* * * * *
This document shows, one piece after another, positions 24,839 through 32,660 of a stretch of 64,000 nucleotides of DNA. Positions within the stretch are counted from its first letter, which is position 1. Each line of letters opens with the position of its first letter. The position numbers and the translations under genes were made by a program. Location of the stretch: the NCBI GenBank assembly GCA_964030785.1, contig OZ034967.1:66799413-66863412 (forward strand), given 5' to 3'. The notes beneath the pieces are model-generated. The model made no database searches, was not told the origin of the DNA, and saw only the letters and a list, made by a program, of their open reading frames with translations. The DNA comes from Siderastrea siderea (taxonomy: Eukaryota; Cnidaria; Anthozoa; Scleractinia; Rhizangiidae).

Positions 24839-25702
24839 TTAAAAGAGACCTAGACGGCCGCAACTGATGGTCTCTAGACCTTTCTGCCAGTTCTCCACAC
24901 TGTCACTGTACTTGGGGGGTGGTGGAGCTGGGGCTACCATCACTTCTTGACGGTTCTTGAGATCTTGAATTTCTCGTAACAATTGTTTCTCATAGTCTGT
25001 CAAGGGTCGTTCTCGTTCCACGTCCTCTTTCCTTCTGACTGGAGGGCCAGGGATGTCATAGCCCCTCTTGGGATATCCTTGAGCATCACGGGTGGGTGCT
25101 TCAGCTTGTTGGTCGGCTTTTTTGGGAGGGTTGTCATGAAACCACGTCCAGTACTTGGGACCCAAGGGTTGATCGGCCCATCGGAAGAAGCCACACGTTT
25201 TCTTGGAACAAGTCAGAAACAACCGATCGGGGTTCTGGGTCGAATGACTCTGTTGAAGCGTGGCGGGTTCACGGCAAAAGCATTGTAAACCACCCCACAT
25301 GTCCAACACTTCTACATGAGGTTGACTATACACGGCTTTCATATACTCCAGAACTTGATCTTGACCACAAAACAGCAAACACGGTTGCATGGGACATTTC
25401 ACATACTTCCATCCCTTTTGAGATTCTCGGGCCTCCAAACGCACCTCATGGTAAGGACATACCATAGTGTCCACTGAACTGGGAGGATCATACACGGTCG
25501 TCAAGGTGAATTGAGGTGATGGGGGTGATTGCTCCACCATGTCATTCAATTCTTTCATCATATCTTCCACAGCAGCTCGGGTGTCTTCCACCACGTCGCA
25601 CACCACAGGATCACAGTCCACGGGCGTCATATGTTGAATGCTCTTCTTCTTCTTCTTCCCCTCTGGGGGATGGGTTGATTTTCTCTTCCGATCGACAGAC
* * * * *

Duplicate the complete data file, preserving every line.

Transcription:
This document shows, one piece after another, positions 24,839 through 32,660 of a stretch of 64,000 nucleotides of DNA. Positions within the stretch are counted from its first letter, which is position 1. Each line of letters opens with the position of its first letter. The position numbers and the translations under genes were made by a program. Location of the stretch: the NCBI GenBank assembly GCA_964030785.1, contig OZ034967.1:66799413-66863412 (forward strand), given 5' to 3'. The notes beneath the pieces are model-generated. The model made no database searches, was not told the origin of the DNA, and saw only the letters and a list, made by a program, of their open reading frames with translations. The DNA comes from Siderastrea siderea (taxonomy: Eukaryota; Cnidaria; Anthozoa; Scleractinia; Rhizangiidae).

Positions 24839-25702
24839 TTAAAAGAGACCTAGACGGCCGCAACTGATGGTCTCTAGACCTTTCTGCCAGTTCTCCACAC
24901 TGTCACTGTACTTGGGGGGTGGTGGAGCTGGGGCTACCATCACTTCTTGACGGTTCTTGAGATCTTGAATTTCTCGTAACAATTGTTTCTCATAGTCTGT
25001 CAAGGGTCGTTCTCGTTCCACGTCCTCTTTCCTTCTGACTGGAGGGCCAGGGATGTCATAGCCCCTCTTGGGATATCCTTGAGCATCACGGGTGGGTGCT
25101 TCAGCTTGTTGGTCGGCTTTTTTGGGAGGGTTGTCATGAAACCACGTCCAGTACTTGGGACCCAAGGGTTGATCGGCCCATCGGAAGAAGCCACACGTTT
25201 TCTTGGAACAAGTCAGAAACAACCGATCGGGGTTCTGGGTCGAATGACTCTGTTGAAGCGTGGCGGGTTCACGGCAAAAGCATTGTAAACCACCCCACAT
25301 GTCCAACACTTCTACATGAGGTTGACTATACACGGCTTTCATATACTCCAGAACTTGATCTTGACCACAAAACAGCAAACACGGTTGCATGGGACATTTC
25401 ACATACTTCCATCCCTTTTGAGATTCTCGGGCCTCCAAACGCACCTCATGGTAAGGACATACCATAGTGTCCACTGAACTGGGAGGATCATACACGGTCG
25501 TCAAGGTGAATTGAGGTGATGGGGGTGATTGCTCCACCATGTCATTCAATTCTTTCATCATATCTTCCACAGCAGCTCGGGTGTCTTCCACCACGTCGCA
25601 CACCACAGGATCACAGTCCACGGGCGTCATATGTTGAATGCTCTTCTTCTTCTTCTTCCCCTCTGGGGGATGGGTTGATTTTCTCTTCCGATCGACAGAC